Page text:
3 Myths About The Immune System

Content by: 180 Nutrition

immune system myths

Stu: There’s no time like the present to focus on supporting our immune system but how do we know where to start with so many mixed messages floating around? Is there really a magic pill or potion that will give us that much needed boost or is it as simple as eating a healthy diet and and exercising regularly? In this article we examine 3 of the most common assumptions and look at the science supporting them…


1. Taking Vitamin C Helps Prevent Colds & Flu

vitamin c immunityIt’s true that vitamin C is essential for the proper functioning of immune cells but according to a number of clinical studies it seems that supplementing with vitamin C won’t ‘reduce your risk‘ of catching a cold or flu. It’s not all bad though as vitamin C may assist in ‘speeding up your recovery‘ and reduce the severity of your symptoms. To meet your recommended daily intake of vitamin C, whole foods are generally a better idea than supplements as they also contain antioxidants, fibre, and additional vitamins and minerals, all of which may lower your susceptibility to illness.

Foods rich in vitamin C include broccoli, cauliflower, kale, kiwis, oranges, capsicums, sweet potatoes, strawberries, and tomatoes. If you’re not one to eat a lot of fruit or veggies you could always blend them together in a smoothie as it’s an easy way to consume LOTS of nutrients very quickly while being gentle on the digestive system (see point 3 below).


2. Exercise Makes No Difference To Your Immune System

inflammation exerciseWe love exercise and it’s well know that living an active lifestyle can help keep our immune system healthy. Exercise gives our cardiovascular system a boost, which will help white blood cells circulate and promote the healthy turnover of immune cells – result! Regular, daily exercise may also reduce inflammation and help our immune cells regenerate more regularly.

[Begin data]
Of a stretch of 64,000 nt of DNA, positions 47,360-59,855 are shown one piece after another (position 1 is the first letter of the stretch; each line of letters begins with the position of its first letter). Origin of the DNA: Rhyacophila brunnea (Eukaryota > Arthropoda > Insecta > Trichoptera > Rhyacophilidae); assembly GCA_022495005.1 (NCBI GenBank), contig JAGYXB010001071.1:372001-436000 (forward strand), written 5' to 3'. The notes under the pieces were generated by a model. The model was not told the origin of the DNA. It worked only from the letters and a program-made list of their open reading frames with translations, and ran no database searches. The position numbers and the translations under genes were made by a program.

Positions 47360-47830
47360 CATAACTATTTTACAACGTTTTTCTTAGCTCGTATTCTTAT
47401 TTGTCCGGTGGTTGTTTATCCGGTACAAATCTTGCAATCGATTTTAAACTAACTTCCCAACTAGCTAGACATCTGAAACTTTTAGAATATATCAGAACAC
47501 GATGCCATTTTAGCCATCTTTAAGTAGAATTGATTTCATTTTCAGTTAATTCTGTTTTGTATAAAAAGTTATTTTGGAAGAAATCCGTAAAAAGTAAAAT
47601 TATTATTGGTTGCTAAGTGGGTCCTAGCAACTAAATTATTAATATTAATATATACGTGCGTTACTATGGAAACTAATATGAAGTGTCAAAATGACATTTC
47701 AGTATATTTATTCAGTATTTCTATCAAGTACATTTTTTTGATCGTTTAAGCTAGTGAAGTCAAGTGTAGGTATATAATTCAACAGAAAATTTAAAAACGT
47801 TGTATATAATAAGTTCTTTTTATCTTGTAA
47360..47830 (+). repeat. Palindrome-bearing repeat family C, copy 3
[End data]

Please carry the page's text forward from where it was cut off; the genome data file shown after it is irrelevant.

Note: It is important not to go overboard though… a recent study found high-performance athletes have an increased risk of infection. Endurance athletes (like marathon runners, triathletes and ultra-endurance enthusiasts) have notably depressed immunity, especially when it comes to upper respiratory tract infections (like colds). You may not class yourself as an athlete but smashing goals at the gym everyday can have a similar effect and could depress your immune system. It’s important to give the body time to recover after exercise.


3. The Immune System Functions Independently

gut health immunityContrary to popular belief, the immune system is heavily reliant on other systems throughout our body, especially the digestive system. Research has demonstrated that between 70% – 80% of the immune system is in the gut and our gut bacteria (or microbiome) plays a very important role in our overall health. Studies have shown that the gut microbiome – responsible for many other aspects of health – also controls how our immune system works. By communicating with immune cells, the gut microbiome can control how our body responds to infection.

Learn more about improving your gut health below:

The Bottom Line

You can make a host of lifestyle and dietary changes TODAY to support your immune system. Practices including reducing your sugar intake, staying hydrated, exercising regularly, getting adequate quality sleep, and managing your stress levels all help. You can learn more about these strategies in our article below:

180 Nutrition

This article was curated by 180 Nutrition who were founded in March 2010 with the goal to offer the very best in natural health supplements and resources. The passionate team are aligned with leading health and wellness professionals including nutritionists, naturopaths, functional medicine and exercise specialists. They regularly connect with... Read More
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